Groningen Journal of International Law

International Law Under Construction


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Can top Italian officials be prosecuted and tried by the ICC for complicity in the crimes committed against migrants in Libya?

Andrea Preziosi | AMP711@student.bham.ac.uk

Background

The cooperation between Italy and Libya with the objective of curbing migratory pressure on Italian shores and EU external borders has attracted a great deal of criticism in light of the widespread pattern of human rights violations against migrants taking place on the war-torn territory of the African state. It was inaugurated in the early 2000s and strengthened by way of the 2017 Memorandum of Understanding. The former UN High Commissioner for Human Rights has condemned the assistance provided by Italy (backed by the EU) to the Libyan Cost Guards to intercept migrants at sea and prevent them from leaving the country, where they are confronted with “unimaginable horrors”, including torture, rape and killing. The Italian strategy has sought to involve not only internationally-recognised actors, but also local tribes that control Libyan territorial borders and, reportedly, armed groups implicated in the trafficking of migrants. Despite rising criticism, the newly elected Italian government has adopted an even more restrictive policy to tackle migration, as demonstrated by the frequent episodes of boats carrying hundreds of migrants coming from Libya being prevented entry to Italian ports.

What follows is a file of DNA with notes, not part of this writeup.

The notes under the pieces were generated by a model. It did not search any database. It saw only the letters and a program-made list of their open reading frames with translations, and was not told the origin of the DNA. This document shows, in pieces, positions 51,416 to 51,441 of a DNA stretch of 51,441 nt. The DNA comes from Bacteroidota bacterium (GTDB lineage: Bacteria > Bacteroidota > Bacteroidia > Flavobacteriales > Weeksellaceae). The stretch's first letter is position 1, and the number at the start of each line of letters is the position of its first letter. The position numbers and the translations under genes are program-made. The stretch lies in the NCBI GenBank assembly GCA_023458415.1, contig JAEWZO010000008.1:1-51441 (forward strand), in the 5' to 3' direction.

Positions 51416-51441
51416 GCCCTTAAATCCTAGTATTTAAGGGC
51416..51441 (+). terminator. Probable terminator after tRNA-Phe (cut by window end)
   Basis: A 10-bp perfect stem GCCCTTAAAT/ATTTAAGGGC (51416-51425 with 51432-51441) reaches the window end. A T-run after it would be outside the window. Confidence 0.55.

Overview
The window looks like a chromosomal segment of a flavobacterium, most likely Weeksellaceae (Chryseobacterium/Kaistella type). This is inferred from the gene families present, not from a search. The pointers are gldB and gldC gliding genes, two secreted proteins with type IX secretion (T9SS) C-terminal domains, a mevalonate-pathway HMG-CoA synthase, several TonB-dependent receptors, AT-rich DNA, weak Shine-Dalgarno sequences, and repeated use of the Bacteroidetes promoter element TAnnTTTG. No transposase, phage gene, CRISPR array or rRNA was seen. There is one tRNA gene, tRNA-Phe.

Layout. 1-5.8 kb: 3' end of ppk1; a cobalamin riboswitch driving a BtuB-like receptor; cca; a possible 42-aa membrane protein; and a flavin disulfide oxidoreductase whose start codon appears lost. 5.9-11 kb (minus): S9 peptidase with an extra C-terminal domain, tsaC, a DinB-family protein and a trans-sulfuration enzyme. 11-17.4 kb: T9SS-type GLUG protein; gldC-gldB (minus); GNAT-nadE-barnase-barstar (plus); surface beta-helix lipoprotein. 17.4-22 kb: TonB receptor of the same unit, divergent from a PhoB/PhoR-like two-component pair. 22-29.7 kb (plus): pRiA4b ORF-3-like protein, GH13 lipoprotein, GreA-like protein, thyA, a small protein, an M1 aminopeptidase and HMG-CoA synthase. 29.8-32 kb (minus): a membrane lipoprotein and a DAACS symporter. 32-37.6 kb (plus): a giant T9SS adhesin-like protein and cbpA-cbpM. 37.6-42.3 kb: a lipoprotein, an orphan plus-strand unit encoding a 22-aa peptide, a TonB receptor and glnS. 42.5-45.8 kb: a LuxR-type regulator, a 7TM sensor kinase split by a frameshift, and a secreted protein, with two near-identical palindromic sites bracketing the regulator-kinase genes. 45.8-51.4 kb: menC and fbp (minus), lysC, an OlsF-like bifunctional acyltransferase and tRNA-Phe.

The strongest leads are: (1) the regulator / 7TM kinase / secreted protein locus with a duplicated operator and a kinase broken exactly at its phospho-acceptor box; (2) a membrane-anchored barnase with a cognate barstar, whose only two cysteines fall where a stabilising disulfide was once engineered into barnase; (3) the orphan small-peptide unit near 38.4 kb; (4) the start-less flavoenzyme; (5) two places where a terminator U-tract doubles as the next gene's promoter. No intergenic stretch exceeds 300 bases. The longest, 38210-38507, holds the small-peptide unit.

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The Challenges of Prosecuting Wars of Aggression

By Benjamin Dürr | mail@benjamin-duerr.de

Twenty years after its creation, the International Criminal Court (ICC) is on the verge of gaining jurisdiction over a new crime, enabling the court to prosecute high-level individuals for waging war. During the annual Assembly of States Parties in December, the ICC’s member states decided to activate the ICC’s jurisdiction over the crime of aggression as of 17 July 2018 – twenty years after the court’s founding treaty, the Rome Statute, entered into force. While the activation is seen as a historic step in international law, the political compromises that enabled it raise doubts about the applicability of jurisdiction over the new crime.

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